We cannot expect the Americans to jump from capitalism to communism, but we can assist their elected leaders in giving Americans small doses of socialism until they suddenly awake to find they live under Communism. --Nikita Khrushchev
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Re: What happened to Archery?

Postby doehunter » Mon Dec 28, 2009 2:35 pm

My 2 cents worth for speed.
First off, I really hunt for fun, but I eat what I shoot. I hunt everything anytime I can. Bow hunting allowed me to start my season a month earlier. It does have it's own rewards that can't be had any other way. I started off with old equipment. A bear whitetail was the first one. Over the years, I've had maybe half a dozen bows. Each one a little faster than the last. They all can kill deer, but the faster they are, the flatter they shoot. Judging distance in the woods is harder for me than on the target range. At 300 feet per second, hunting deer, I can effectively use the same sight pin out to just over 20 yards. Maybe 25. Then a second pin from a little over 20 to a little over 30/35. In the old days, shooting slower bows that shot in the low 200's, judging distance was more critical and the chance of gut shot deer was more of an issue.
Admittedly, more practice would make things easier but I'm not a purist and I don't think the average bow hunter is either. The extra speed can help an average archer be effective in the woods and lower the cripple rate, provided they don't just shoot farther. You have to respect your limitations. I hunt over a feeder, set at 20 yards. I practice out to 40. I'm Very effective at 20. NO CRIPPLES. Some say that's not sporting, it's too easy. Well if making things harder to be sporting causes crippling the animals, then that's just not right.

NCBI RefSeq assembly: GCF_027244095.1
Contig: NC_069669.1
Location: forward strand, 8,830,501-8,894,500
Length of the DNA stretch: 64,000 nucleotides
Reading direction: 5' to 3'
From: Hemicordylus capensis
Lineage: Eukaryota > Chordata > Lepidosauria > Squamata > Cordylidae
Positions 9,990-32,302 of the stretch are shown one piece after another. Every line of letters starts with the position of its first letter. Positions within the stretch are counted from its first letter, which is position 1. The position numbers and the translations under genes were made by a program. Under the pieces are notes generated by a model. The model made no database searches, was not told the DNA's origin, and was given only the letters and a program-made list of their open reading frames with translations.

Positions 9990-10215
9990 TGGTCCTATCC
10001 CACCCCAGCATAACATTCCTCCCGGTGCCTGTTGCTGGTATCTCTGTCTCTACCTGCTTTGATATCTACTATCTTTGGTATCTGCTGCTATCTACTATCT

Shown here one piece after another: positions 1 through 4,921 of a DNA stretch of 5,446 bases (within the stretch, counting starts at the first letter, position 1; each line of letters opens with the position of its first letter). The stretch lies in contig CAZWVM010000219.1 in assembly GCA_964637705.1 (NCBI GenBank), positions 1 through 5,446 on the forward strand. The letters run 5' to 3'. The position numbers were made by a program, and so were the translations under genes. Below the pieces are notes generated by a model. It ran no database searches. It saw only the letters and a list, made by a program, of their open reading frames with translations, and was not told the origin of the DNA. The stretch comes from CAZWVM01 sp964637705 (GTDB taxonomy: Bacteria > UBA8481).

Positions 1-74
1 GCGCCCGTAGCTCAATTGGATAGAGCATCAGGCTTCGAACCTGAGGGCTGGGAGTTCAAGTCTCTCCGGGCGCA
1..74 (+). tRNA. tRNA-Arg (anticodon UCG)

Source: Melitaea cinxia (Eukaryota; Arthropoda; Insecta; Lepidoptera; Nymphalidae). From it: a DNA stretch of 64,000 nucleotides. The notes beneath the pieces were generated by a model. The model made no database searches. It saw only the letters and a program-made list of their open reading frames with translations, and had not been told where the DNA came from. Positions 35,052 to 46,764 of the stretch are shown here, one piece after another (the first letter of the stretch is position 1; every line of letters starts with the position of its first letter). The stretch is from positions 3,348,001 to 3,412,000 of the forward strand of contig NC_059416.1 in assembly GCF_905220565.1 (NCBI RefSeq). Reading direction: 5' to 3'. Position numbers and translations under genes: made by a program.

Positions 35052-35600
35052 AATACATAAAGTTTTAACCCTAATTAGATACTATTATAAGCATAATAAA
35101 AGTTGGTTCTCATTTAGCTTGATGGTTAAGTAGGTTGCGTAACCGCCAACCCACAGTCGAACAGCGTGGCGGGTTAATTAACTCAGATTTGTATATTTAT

Funny thing. Every year I get used to being in the woods with my bow and it just doesn't feel right going out with a rifle after that. I always say I'm not going to use a rifle this year, then I do! I get over it pretty quick.
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Re: What happened to Archery?

Postby swampwise » Tue Feb 09, 2010 12:56 pm

down here im lucky to see a deer in rifle range when i hunt, much less compound bow range, and forget about traditional archery. the choice ive made to hunt with modern equipment is one based on the idea that i dont stand a snowflake's chance otherwise.
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Re: What happened to Archery?

Postby Bill Herian » Wed Feb 10, 2010 11:47 am

Antler addiction is a northern thing? QDM was founded in Georgia with the goal of producing mature deer. How bout these ranches in Texas where you go and pay over 10$ per inch of antler for the deer you take? While these practices have all moved north but i'd hardly call them a "northern" thing. I try to hunt for mature deer, particularly bucks. That's because i've killed enough small bucks that the thrill of the harvest is'nt what it used to be. I'm very happy that now, 95% of the time I see a deer from the stand, I reach for the camera instead of my weapon. Whats wrong with letting young ones go so someone that would be as thrilled to take him as I once was can have a chance? I share this mentality with almost all "Northern" hunters I know. I pass up does because I don't see a lot of them. The wolves in our area are really doing damage. I'm just trying to maintain a healthy herd for myself and other hunters. When I draw on a deer, I want the same pulse pounding experinence that I felt with my first deer. Otherwise I'm perfectly content to be in the woods watching animals. I don't think there is anything wrong with that. I'm not knocking anybody's methods or what size deer they take. Get out and hunt and get excited about it.